This I Believe

Daniel - Salt Lake City, Utah
Entered on November 25, 2007
Age Group: 18 - 30
  • Podcasts

    Sign up for our free, weekly podcast of featured essays. You can download recent episodes individually, or subscribe to automatically receive each podcast. Learn more.

  • FAQ

    Frequently asked questions about the This I Believe project, educational opportunities and more...

  • Top Essays USB Drive

    This USB drive contains 100 of the top This I Believe audio broadcasts of the last ten years, plus some favorites from Edward R. Murrow's radio series of the 1950s. It's perfect for personal or classroom use! Click here to learn more.

If You Can Read This

With a tube of white oil paint and my black graduation gown, I went to work. I couldn’t mess it up. I got on the computer and printed out letters in a few different sizes so it would fit. To do things right I had to work twice as hard. I began to paint across the shoulders of my graduation gown. I swigged my beer. With the last sip, the last letter was finished. I stepped back and looked at my final product. In crooked letters that according to spell-check were spelled right the black gown had been adorned with the word DISLEXIC.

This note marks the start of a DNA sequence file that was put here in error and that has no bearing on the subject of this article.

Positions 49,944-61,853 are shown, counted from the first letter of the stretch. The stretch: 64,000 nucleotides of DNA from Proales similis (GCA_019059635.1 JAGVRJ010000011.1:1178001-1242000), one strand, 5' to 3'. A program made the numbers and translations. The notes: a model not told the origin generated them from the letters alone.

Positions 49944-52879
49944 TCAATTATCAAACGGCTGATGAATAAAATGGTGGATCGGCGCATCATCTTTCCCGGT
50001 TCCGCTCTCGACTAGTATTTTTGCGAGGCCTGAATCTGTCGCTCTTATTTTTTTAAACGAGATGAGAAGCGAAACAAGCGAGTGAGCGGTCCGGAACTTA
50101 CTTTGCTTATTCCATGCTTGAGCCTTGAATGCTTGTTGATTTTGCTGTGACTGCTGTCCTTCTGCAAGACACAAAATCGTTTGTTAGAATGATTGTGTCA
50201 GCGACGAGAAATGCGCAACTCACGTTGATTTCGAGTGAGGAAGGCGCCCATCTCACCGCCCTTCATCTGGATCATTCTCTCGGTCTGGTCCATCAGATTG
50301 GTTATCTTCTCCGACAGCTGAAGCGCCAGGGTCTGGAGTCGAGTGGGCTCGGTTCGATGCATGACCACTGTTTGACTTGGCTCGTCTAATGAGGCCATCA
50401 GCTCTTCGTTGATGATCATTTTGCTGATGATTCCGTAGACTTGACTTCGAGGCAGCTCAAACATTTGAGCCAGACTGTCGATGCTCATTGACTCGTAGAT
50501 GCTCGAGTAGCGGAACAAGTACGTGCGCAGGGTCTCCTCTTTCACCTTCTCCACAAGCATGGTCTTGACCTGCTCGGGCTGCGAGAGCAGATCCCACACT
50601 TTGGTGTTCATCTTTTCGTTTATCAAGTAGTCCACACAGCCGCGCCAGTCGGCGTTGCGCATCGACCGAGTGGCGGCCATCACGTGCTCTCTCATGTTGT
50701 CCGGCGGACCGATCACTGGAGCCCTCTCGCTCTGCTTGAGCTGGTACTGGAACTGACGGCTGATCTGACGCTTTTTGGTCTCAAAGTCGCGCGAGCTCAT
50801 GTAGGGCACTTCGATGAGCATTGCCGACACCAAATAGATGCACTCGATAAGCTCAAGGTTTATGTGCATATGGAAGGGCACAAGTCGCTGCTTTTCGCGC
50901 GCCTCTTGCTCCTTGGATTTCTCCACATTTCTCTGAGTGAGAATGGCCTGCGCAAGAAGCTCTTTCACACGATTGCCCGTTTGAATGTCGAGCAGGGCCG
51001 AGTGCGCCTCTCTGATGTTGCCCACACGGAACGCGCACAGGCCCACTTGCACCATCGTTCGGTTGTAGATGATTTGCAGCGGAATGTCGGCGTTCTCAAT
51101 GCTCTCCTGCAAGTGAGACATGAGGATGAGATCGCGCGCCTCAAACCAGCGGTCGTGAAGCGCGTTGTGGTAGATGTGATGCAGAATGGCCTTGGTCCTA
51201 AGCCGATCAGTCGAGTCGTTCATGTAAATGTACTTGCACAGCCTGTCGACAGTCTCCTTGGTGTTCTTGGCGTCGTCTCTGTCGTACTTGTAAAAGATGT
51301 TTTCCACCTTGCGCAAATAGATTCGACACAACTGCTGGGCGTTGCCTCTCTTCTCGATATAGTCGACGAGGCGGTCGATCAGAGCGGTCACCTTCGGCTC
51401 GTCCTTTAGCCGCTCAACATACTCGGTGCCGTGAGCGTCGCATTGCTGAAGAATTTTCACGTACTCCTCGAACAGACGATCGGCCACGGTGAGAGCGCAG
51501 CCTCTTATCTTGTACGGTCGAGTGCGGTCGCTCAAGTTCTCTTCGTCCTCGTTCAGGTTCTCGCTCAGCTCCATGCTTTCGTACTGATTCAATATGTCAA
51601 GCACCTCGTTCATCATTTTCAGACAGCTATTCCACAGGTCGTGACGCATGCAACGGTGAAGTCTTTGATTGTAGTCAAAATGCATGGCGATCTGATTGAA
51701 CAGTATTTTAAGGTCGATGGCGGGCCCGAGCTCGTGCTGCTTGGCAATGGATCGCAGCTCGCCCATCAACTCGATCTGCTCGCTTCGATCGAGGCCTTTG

I stopped telling people I was dyslexic at some point because they usually told me about how they might be dyslexic too. They saw b’s as d’s. They misspelled words. They even read slowly. I listened. Told them nothing. I didn’t explain that I had never seen letters forward so how could they be backward? I didn’t tell them I couldn’t spell my middle name, Thomas, until I was 14 and that sometimes I spell “of” as “o-v-e” and that I hate the words tomarrow and febuary. And reading slowly? Try being scared to finish the last page of the first “real” book you ever read because to spend another year, a few pages at a time, is so insurmountable that you want to cry so you leave that last page for months just because. Because it might not ever happen again.

My college graduation was the first time in years that I talked about dyslexia with strangers. Mostly they took photographs of my gown to show their loved ones with dyslexia. Two days later I started graduate school for my Masters in Education. I decided to do what a teacher had once done for me on the first day of third grade at my new school for “different kids.” I was left in a room with a giant man who leaned back in a metal chair. I studied him closely through the green glasses that they gave me because green glasses cured dyslexia. I saw his slightly greenish Paul Bunyan shirt, jeans and long hair. He said, “I’m Chad.” I didn’t say anything. I waved. Chad grinned and pointed at the chair next to him. As I approached I saw him pick up a book. Immediately I tried to escape. I slid under the table and spun into a roly-poly bug shape. Then Chad went down on one knee and I thought he was going to squash me. Instead he crawled under with the book still in hand. Chad’s shoulders didn’t fit and he shrugged, lifting the table up a few inches. Chad’s huge hand pushed the book in front of my face. “Cat, Bat, Mat,” he said while his finger followed the letters. I felt comfortable under the table with Chad snug next to me. We read.